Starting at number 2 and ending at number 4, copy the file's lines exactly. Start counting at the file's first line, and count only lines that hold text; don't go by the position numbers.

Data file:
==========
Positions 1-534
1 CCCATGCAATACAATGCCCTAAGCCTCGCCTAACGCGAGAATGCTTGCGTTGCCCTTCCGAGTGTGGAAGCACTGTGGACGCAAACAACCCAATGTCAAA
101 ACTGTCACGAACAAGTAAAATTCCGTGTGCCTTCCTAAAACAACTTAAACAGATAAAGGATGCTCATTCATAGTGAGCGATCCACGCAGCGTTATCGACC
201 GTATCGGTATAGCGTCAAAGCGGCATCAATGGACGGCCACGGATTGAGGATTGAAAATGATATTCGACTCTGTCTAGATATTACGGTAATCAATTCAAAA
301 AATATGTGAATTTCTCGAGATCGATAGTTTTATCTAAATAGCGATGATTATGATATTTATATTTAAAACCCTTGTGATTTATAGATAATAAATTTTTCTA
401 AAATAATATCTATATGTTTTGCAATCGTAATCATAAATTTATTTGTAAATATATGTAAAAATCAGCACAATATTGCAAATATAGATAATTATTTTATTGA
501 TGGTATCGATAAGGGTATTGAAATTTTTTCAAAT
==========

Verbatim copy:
1 CCCATGCAATACAATGCCCTAAGCCTCGCCTAACGCGAGAATGCTTGCGTTGCCCTTCCGAGTGTGGAAGCACTGTGGACGCAAACAACCCAATGTCAAA
101 ACTGTCACGAACAAGTAAAATTCCGTGTGCCTTCCTAAAACAACTTAAACAGATAAAGGATGCTCATTCATAGTGAGCGATCCACGCAGCGTTATCGACC
201 GTATCGGTATAGCGTCAAAGCGGCATCAATGGACGGCCACGGATTGAGGATTGAAAATGATATTCGACTCTGTCTAGATATTACGGTAATCAATTCAAAA